You're right I wouldn't put them on the same level, but they accomplish many of the same results.  An independently confirmable view into your qualifications.  I.E. if you put down that you were a teacher at Oracleworld 3 years in a row, that means that you are likely to know certain things and be able to present them in a coherent way, and the interviewer can confirm this by researching your claim and maybe even viewing the courses.  Similarly, if I have 30 posts over 2 years on StackOverflow, the interviewer can read those posts and gain a better understanding of my skills in both communication and tech than my counterpart who did not have any postings.  

" this says that you shouldn't have gone to school or consulted or whatever, you should have been blogging for the last 2 years to make yourself relevant - or as the title implies, not have your career killed. "

My take about what the article is saying is that in Addition to doing all of those other things, blogging is becoming a requirement for relevancy.  And actually, if I am looking at 2 candidates and one has a PhD in Computer Science and has been working as a consultant for 5 years, but no way to independently confirm their skills and another who has a lesser degree, but has a github site with actual running code on it, and some coherent thoughts posted in a blog or forums, AND those thoughts are in line with what my company needs, I'm probably going to go with the blogger.  I don't know what the PhD guy is actually like or can actually do, but I do know a little about what the other person can actually do and say.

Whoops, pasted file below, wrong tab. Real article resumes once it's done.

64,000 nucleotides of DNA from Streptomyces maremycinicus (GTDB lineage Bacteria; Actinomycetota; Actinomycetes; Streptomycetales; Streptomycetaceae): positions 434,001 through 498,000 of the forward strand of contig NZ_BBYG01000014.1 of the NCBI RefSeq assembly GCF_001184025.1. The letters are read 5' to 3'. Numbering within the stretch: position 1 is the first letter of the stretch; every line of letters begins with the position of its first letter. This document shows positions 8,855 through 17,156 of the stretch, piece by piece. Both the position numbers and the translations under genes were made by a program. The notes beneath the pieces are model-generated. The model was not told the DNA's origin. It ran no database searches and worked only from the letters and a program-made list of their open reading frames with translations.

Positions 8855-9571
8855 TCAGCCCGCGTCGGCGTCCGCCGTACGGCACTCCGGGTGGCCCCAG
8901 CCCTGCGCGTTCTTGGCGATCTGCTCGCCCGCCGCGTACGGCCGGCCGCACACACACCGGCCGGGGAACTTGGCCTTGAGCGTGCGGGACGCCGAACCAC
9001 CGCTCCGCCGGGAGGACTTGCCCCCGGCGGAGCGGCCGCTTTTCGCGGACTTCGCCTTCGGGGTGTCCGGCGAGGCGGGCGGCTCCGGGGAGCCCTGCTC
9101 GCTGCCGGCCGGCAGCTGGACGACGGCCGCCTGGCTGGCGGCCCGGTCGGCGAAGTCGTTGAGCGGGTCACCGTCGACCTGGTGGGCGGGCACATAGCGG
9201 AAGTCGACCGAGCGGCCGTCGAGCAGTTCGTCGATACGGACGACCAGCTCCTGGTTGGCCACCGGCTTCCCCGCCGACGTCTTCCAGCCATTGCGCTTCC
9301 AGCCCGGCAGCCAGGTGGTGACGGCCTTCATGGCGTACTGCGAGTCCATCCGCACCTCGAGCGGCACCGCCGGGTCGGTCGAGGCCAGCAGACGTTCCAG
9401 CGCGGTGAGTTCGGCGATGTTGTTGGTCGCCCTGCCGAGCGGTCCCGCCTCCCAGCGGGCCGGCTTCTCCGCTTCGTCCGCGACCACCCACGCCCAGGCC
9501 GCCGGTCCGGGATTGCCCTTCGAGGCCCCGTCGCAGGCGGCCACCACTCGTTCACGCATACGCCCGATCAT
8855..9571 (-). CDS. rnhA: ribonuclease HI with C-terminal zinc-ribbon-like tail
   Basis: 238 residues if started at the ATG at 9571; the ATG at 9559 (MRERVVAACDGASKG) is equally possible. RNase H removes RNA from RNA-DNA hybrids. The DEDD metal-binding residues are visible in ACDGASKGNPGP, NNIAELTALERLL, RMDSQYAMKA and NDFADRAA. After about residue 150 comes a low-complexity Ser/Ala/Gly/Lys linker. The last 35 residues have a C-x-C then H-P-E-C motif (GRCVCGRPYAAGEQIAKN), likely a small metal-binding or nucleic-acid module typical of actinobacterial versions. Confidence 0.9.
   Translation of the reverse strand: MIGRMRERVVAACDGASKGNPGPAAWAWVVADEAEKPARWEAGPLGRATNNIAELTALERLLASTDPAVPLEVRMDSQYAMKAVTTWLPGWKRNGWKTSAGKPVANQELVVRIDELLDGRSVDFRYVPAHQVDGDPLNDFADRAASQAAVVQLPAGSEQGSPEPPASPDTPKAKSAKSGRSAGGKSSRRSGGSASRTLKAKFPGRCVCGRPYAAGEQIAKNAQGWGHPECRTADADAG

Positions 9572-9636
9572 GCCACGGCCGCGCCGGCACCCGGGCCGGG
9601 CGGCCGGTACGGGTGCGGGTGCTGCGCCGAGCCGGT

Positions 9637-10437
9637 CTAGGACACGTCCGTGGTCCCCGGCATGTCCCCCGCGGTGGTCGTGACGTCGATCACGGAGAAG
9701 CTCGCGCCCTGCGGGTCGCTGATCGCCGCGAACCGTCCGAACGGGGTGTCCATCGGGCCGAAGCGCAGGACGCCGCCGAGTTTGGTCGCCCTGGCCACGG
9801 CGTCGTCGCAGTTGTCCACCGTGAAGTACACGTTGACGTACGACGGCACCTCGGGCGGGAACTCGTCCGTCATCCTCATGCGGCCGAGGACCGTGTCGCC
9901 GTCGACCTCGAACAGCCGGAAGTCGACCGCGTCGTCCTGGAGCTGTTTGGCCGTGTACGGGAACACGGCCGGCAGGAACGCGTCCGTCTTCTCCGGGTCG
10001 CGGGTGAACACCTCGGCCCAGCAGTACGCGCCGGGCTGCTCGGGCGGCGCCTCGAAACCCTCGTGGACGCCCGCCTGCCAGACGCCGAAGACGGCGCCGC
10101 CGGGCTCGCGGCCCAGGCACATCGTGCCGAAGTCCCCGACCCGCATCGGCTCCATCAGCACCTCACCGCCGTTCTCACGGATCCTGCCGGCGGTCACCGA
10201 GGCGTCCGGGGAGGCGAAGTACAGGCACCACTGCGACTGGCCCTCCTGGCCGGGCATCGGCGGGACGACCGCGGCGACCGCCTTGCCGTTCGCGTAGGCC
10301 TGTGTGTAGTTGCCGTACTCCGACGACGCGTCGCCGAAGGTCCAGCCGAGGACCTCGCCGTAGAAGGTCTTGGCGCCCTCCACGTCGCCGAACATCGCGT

There are no guarantees of course, but more data is usually better than less, and as both an interviewer and an interviewee this article makes a lot of sense. 

Jason Pritchard replied on Wed, 2013/02/20 - 8:01pm in response to: Robert Brown

Yea, I won't argue with you that interviewing is hard. And maybe I just don't give enough credit to how well people can lie (not the first time unfortunately).